traditionally lawful purposes, such as self-defense within the home.
      Pp. 2–53.

      (a) The Amendment’s prefatory clause announces a purpose, but does
      not limit or expand the scope of the second part, the operative clause.
      The operative clause’s text and history demonstrate that it connotes an
      individual right to keep and bear arms. Pp. 2–22.

      (b) The prefatory clause comports with the Court’s interpretation of
      the operative clause. The “militia” comprised all males physically
      capable of acting in concert for the common defense. The Antifederalists
      feared that the Federal Government would disarm the people in order to
      disable this citizens’ militia, enabling a politicized standing army or a
      select militia to rule. The response was to deny Congress power to
      abridge the ancient right of individuals to keep and bear arms, so that
      the ideal of a citizens’ militia would be preserved. Pp. 22–28.

      (c) The Court’s interpretation is confirmed by analogous
      arms-bearing rights in state constitutions that preceded and immediately
      followed the Second Amendment. Pp. 28–30.

      (d) The Second Amendment’s drafting history, while of dubious
      interpretive worth, reveals three state Second Amendment proposals that
      unequivocally referred to an individual right to bear arms. Pp. 30–32.

      (e) Interpretation of the Second Amendment by scholars, courts and
      legislators, from immediately after its ratification through the late
      19th century also supports the Court’s conclusion. Pp. 32–47.

      (f) None of the Court’s precedents forecloses the Court’s interpretation.

      Neither United States v. Cruikshank, 92 U. S. 542 , nor

      Presser v. Illinois, 116 U. S. 252 , refutes the individual-rights interpretation.

      United States v. Miller,307 U. S. 174 , does not limit the right to keep and bear arms to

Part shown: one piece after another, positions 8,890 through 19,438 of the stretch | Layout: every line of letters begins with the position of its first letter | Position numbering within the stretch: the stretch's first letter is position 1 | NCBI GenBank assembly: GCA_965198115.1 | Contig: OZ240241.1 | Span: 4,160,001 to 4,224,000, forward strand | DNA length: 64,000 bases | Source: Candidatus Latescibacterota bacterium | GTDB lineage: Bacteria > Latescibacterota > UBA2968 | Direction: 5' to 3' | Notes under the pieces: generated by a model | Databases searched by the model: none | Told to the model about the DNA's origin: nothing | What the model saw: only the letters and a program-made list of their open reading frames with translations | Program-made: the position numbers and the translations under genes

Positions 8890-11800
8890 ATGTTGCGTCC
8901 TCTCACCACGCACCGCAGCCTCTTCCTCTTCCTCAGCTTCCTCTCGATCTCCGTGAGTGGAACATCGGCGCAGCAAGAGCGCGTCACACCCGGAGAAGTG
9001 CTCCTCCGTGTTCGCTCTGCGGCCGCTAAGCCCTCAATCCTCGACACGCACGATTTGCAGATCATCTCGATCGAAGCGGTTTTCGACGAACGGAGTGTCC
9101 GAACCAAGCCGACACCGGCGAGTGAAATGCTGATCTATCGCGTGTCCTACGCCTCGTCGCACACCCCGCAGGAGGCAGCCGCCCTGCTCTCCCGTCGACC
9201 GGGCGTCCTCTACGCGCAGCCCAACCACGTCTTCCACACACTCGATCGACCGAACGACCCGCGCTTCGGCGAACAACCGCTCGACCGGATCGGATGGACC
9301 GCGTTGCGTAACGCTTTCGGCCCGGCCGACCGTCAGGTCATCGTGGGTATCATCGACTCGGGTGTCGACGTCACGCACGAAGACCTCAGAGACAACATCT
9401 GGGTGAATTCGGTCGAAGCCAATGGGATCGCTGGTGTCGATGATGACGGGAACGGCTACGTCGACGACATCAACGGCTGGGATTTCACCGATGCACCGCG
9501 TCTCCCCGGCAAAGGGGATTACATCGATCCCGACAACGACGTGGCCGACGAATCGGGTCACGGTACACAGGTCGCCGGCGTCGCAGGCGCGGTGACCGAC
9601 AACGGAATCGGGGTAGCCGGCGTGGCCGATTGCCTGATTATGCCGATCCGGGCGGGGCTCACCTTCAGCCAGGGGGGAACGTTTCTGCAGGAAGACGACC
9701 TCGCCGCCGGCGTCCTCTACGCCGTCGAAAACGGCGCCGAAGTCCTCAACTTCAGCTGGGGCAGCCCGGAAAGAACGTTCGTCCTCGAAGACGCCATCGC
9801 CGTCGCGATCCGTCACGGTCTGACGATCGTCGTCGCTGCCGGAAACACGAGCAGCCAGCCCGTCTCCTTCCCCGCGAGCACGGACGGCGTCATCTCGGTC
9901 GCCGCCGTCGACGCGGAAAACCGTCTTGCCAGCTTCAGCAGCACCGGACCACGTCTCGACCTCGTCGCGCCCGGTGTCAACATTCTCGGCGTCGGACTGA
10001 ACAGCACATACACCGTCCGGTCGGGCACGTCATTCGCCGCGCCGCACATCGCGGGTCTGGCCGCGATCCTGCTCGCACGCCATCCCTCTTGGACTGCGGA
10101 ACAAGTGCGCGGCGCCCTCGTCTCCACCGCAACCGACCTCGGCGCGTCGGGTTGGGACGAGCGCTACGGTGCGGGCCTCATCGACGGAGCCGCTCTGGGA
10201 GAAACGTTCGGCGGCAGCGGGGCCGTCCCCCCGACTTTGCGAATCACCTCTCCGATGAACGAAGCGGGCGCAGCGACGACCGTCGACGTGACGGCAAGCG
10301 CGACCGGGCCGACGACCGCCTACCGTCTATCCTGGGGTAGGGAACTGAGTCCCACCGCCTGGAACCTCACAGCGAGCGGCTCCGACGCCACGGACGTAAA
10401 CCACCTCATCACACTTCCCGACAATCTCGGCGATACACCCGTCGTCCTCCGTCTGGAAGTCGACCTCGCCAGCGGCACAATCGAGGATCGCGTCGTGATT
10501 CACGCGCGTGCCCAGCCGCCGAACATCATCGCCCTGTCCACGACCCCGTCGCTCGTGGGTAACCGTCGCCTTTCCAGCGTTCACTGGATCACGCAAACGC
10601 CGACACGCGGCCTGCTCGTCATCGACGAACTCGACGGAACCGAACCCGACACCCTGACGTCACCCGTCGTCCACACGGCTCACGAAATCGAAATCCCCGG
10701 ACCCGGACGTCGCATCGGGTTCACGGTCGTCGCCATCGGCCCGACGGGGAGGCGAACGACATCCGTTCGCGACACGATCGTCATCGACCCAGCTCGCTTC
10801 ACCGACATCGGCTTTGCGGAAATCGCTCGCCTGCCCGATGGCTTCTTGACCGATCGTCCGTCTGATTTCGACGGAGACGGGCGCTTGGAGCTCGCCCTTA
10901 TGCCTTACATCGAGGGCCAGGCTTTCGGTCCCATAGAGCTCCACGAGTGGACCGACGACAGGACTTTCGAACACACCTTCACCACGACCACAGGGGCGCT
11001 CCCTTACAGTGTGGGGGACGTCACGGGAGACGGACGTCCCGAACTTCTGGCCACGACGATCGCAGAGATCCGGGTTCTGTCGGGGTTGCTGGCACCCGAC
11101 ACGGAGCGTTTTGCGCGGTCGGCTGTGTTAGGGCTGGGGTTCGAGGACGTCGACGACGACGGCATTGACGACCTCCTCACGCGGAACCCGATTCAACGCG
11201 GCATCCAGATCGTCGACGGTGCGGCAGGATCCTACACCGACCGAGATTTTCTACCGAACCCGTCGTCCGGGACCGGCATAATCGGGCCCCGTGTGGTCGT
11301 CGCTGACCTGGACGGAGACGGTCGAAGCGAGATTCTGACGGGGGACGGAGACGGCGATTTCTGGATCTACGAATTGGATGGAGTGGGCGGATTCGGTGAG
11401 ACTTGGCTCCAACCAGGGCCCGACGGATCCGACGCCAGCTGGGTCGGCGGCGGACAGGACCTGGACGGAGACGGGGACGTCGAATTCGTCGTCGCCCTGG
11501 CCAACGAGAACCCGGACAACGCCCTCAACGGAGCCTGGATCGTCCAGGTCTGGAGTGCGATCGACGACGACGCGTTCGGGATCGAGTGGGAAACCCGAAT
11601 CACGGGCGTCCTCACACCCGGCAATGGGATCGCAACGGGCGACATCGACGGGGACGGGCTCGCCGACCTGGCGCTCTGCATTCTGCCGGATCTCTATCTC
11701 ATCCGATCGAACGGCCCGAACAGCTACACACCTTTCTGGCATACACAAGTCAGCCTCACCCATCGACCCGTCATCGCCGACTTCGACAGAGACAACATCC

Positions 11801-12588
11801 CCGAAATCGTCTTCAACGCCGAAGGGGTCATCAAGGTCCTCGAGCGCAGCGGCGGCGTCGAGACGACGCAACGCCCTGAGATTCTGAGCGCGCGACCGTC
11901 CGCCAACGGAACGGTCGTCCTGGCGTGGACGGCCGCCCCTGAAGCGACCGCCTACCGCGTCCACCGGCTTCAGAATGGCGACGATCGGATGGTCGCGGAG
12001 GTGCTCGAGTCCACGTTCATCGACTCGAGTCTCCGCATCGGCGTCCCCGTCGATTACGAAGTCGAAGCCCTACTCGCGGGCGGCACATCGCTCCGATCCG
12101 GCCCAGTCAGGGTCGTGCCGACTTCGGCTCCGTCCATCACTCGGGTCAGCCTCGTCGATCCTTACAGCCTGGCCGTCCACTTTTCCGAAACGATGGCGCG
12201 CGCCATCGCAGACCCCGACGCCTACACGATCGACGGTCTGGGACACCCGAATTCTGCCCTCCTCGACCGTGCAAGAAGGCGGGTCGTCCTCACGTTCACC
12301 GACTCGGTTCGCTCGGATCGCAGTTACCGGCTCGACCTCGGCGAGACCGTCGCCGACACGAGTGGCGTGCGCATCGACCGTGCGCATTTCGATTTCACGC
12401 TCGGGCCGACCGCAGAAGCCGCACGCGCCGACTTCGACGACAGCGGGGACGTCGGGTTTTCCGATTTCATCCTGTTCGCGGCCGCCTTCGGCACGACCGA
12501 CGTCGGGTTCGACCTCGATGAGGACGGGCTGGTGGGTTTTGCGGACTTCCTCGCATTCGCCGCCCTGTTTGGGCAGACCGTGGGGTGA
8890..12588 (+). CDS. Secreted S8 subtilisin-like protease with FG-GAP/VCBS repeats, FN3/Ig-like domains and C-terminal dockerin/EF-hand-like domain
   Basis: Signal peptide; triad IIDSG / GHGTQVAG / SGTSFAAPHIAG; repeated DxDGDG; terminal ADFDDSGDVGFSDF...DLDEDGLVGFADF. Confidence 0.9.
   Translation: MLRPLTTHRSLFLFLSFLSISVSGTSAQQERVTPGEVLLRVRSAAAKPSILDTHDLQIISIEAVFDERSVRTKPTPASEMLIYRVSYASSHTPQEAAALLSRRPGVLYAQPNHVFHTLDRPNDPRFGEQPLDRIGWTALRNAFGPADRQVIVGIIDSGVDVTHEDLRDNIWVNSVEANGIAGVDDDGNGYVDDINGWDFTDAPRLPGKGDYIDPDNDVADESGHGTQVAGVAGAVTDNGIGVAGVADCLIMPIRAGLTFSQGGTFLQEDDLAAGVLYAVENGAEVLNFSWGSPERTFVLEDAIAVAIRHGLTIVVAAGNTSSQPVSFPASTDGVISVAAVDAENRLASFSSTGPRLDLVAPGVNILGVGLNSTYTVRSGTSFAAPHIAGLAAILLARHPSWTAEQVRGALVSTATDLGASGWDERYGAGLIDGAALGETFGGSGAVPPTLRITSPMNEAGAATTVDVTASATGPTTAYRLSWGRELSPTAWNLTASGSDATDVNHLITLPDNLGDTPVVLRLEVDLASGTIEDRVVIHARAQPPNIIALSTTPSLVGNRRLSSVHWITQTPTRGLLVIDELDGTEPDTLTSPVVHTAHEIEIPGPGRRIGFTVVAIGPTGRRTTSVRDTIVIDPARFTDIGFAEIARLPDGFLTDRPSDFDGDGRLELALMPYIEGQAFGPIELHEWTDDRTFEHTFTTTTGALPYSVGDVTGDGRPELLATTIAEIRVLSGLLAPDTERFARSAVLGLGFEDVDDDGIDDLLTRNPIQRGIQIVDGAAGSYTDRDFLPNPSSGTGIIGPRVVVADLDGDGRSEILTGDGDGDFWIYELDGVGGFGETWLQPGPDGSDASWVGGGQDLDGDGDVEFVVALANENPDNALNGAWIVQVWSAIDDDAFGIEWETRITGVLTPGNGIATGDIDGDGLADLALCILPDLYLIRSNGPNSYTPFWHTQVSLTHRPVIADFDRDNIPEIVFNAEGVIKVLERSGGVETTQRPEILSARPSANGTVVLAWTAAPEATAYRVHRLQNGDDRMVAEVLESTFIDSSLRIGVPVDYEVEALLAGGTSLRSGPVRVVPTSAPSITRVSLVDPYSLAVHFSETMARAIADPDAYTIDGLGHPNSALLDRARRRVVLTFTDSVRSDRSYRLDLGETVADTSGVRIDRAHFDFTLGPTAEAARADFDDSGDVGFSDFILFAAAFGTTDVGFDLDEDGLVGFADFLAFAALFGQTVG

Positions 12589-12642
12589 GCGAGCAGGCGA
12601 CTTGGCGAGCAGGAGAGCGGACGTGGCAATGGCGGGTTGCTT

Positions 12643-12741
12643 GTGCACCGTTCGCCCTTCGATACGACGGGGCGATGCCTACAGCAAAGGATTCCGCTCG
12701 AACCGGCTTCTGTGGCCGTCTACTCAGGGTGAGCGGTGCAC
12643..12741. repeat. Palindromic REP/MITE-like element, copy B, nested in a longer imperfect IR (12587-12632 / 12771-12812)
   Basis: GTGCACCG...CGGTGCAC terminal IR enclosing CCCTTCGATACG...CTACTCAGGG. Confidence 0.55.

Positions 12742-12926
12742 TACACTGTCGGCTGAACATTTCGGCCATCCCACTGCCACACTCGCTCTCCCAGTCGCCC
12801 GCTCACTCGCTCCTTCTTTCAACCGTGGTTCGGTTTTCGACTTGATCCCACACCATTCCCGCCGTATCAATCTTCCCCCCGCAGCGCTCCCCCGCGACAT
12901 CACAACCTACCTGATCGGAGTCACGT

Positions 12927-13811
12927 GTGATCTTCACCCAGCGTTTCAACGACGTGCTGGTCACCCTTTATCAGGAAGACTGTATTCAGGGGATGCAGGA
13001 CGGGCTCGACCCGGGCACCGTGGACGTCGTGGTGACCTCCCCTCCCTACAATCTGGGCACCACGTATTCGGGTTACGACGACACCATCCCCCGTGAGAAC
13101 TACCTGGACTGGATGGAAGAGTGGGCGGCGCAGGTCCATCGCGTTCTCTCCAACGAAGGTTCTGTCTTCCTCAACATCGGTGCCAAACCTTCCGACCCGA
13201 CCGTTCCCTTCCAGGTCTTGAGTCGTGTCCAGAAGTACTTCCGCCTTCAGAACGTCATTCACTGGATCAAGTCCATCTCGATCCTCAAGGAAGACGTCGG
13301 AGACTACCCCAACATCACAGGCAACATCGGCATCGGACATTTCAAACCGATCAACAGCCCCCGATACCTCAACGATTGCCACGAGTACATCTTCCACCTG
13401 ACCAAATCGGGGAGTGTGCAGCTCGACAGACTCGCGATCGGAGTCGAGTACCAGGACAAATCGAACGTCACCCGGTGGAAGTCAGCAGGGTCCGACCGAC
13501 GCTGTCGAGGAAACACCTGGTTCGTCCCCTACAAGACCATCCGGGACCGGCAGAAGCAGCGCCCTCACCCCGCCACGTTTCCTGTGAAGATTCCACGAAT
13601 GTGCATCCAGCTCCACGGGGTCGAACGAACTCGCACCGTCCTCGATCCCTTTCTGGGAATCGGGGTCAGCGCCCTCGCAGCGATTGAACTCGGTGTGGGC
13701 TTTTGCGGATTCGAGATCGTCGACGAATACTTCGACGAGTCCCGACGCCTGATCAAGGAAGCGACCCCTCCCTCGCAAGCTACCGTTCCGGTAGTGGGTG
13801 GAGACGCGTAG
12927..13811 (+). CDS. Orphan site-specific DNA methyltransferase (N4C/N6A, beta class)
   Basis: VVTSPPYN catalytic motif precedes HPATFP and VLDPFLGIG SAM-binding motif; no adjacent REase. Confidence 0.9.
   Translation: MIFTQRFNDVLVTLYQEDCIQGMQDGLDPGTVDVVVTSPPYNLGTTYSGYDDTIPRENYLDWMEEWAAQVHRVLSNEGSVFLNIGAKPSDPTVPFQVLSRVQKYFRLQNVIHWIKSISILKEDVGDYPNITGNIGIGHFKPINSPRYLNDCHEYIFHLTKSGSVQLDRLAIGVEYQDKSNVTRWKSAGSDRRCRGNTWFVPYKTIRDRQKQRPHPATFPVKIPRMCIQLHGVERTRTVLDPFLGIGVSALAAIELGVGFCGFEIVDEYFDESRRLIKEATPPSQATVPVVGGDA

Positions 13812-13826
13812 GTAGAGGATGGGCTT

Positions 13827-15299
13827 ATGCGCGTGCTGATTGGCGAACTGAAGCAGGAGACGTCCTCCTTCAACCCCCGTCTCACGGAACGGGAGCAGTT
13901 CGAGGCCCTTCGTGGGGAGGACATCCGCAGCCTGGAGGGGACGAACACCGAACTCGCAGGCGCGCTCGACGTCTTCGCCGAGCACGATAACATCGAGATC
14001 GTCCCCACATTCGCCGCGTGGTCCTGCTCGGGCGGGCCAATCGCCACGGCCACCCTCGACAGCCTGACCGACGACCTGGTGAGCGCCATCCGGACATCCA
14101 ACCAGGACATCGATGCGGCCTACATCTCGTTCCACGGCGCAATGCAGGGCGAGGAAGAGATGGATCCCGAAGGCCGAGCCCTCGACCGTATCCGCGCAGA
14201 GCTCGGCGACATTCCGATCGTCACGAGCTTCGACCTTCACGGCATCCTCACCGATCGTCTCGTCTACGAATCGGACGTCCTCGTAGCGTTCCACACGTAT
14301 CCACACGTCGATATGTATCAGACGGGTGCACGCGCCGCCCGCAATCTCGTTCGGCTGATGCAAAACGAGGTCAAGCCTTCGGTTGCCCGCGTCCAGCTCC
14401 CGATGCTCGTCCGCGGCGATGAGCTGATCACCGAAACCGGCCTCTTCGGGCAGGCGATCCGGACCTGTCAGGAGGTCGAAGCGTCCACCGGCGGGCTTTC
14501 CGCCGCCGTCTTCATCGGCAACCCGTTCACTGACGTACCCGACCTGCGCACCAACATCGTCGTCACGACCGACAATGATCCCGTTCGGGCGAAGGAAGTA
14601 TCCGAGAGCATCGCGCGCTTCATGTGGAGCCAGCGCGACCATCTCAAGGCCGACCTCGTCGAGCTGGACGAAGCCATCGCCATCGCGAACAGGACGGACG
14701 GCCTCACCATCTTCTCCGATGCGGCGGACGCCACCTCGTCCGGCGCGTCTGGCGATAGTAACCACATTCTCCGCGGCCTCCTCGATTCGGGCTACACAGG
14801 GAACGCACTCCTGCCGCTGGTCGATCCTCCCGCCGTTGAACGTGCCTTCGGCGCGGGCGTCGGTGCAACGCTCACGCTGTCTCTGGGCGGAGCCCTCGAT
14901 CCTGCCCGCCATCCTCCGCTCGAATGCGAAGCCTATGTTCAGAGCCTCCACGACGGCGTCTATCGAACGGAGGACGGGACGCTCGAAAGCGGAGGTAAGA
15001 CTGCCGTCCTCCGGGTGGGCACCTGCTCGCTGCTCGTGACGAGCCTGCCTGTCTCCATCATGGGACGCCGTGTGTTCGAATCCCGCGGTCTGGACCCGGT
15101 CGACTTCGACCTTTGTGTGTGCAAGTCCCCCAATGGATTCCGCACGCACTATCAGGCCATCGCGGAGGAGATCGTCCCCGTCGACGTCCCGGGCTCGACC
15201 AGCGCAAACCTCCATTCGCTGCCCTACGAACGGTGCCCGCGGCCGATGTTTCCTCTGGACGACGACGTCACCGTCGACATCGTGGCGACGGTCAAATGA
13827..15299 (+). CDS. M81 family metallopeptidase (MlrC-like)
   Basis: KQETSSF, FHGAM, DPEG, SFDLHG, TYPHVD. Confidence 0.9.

militia purposes, but rather limits the type of weapon to which the
      right applies to those used by the militia, i.e., those in common use
      for lawful purposes.

      (2) Like most rights, the Second Amendment right is not unlimited.
      It is not a right to keep and carry any weapon whatsoever in any manner
      whatsoever and for whatever purpose: For example, concealed weapons
      prohibitions have been upheld under the Amendment or state analogues.
      The Court’s opinion should not be taken to cast doubt on longstanding
      prohibitions on the possession of firearms by felons and the mentally
      ill, or laws forbidding the carrying of firearms in sensitive places
      such as schools and government buildings, or laws imposing conditions
      and qualifications on the commercial sale of arms. Miller’s holding that
      the sorts of weapons protected are those “in common use at the time”
      finds support in the historical tradition of prohibiting the carrying of
      dangerous and unusual weapons. Pp. 54–56.

      (3) The handgun ban and the trigger-lock requirement (as applied to
      self-defense) violate the Second Amendment. The District’s total ban on
      handgun possession in the home amounts to a prohibition on an entire
      class of “arms” that Americans overwhelmingly choose for the lawful
      purpose of self-defense. Under any of the standards of scrutiny the
      Court has applied to enumerated constitutional rights, this prohibition –
      in the place where the importance of the lawful defense of self,
      family, and property is most acute – would fail constitutional muster.
      Similarly, the requirement that any lawful firearm in the home be
      disassembled or bound by a trigger lock makes it impossible for citizens
      to use arms for the core lawful purpose of self-defense and is hence
      unconstitutional. Because Heller conceded at oral argument that the D.
      C. licensing law is permissible if it is not enforced arbitrarily and
      capriciously, the Court assumes that a license will satisfy his prayer
      for relief and does not address the licensing requirement. Assuming he
      is not disqualified from exercising Second Amendment rights, the
      District must permit Heller to register his handgun and must issue him a